I am happy to announce, that following six years of work, we have developed a new way of understanding future interests. We have defined a new programming language, which we call Orlando (for Orlando Bridgeman), that expresses the formalized language of Anglo-American real-property conveyances. And we have implemented that language in a system we call Littleton (for Thomas de Littleton of the Treatise on Tenures), a program that parses and analyzes property conveyances, translating them from stylized legal text like
O conveys Blackacre to A for life, then to B for life if B is married, then to C, but if D marries to D.
into simple graphs like
Then, if something else happens, such as
Littleton updates the state of title, in this case to:
Littleton and Orlando model almost everything in the estates-in-land-and-future-interests portion of the first-year Property curriculum, including life estates, fees tail, terms of years, remainders and reversions, conditions subsequent and precedent, executory limitations and interests, class gifts, the Doctrine of Worthier Title and the Rule in Shelley’s case, merger, basic Rule Against Perpetuities problems, joint tenancies and tenancies in common, and the basics of wills and intestacy. They are no substitute for a trained and experienced lawyer, but they can do most of what we we expect law students to learn in their first course in the subject.
We have put a version of Littleton online, where anyone can use it. The Littleton interpreter includes a rich set of examples that anyone can modify and experiment with. It comes with includes a online textbook, Interactive Future Interests, that covers the standard elements of a Property curriculum. Property teachers and students can use it to explain, visualize, and explore the different kinds of conveyances and interests that first-year Property students learn. We hope that these tools will be useful for teaching and learning the rules that generations of law students have struggled with.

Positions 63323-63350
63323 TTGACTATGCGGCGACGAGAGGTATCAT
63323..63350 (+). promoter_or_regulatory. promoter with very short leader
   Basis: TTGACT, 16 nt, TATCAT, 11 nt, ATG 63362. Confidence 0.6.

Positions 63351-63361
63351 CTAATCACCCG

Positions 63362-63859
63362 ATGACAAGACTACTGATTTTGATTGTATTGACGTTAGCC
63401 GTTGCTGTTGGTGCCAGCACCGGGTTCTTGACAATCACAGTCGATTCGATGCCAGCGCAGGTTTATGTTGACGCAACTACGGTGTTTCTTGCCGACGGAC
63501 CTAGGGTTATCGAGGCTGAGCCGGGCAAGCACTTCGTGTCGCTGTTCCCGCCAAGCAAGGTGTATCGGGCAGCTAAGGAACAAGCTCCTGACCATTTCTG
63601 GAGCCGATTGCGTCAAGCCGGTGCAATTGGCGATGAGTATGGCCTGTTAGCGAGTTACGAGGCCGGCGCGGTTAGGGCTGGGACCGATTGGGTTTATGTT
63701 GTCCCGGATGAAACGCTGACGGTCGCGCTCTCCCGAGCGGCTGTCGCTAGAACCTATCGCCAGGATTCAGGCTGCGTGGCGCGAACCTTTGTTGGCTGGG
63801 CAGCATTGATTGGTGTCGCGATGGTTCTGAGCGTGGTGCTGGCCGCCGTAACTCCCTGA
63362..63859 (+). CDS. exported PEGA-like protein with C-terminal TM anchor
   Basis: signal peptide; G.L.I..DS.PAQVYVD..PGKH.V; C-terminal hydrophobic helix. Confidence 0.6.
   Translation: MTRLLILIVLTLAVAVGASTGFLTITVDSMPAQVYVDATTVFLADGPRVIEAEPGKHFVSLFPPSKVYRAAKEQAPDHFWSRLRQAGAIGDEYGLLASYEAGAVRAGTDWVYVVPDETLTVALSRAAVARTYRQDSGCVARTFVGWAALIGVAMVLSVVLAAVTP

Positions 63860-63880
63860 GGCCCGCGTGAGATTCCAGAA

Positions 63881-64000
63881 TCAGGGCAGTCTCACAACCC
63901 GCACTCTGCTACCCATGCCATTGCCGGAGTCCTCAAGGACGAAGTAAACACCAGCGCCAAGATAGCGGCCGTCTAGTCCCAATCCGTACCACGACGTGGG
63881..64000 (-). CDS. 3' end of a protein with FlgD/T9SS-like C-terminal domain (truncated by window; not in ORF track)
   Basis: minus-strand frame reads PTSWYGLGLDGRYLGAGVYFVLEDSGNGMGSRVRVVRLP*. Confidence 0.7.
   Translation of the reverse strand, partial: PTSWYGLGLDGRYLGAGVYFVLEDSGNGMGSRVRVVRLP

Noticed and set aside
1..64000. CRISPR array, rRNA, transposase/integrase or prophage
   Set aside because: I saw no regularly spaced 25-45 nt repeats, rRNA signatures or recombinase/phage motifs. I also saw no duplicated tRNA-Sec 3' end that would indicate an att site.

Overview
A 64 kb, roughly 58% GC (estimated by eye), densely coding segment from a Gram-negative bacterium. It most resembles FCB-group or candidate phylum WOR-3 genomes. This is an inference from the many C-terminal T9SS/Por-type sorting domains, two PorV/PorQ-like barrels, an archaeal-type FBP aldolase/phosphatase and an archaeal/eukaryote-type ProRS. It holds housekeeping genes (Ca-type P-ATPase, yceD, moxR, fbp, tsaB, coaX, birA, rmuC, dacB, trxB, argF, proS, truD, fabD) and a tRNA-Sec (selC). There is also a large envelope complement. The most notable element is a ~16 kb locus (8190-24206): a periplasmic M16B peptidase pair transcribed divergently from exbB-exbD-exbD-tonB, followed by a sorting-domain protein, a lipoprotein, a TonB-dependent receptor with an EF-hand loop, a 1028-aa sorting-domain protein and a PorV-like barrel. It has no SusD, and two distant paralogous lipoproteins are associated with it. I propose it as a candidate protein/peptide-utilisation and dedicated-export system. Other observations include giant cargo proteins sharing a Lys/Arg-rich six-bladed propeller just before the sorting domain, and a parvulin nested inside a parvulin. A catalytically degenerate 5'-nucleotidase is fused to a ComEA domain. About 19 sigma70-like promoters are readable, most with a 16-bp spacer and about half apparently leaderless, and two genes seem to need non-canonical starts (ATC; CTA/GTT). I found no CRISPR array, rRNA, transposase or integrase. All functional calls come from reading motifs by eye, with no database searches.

To enable others to build on our work and implement their own property-law tools, we have put online the Littleton source code and released it under an open-source license. Anyone can install it on their own computer or create their own online resources. And anyone can modify it to develop their own computerized interpretation of property law.
To share the lessons we have learned from developing Orlando and Littleton, we have published two articles describing them in detail. The first, Property Conveyances as a Programming Language, published in the conference proceedings of the Onward! programming-language symposium, is directed at computer scientists. It gives formal, mathematical semantics for the core of Orlando, and shows that it captures essential features of property law, such as nemo dat quot non habet. The second, A Programming Language for Future Interests, published in the Yale Journal of Law and Technology, is directed at legal scholars. It explains how Orlando and Littleton work, and describes the advantages of formalizing property law as a programming language. As we say in the conclusion:
To quote the computer scientist Donald Knuth, “Science is what we understand well enough to explain to a computer. Art is everything else we do.” For centuries, future interests have been an arcane art. Now they are a science.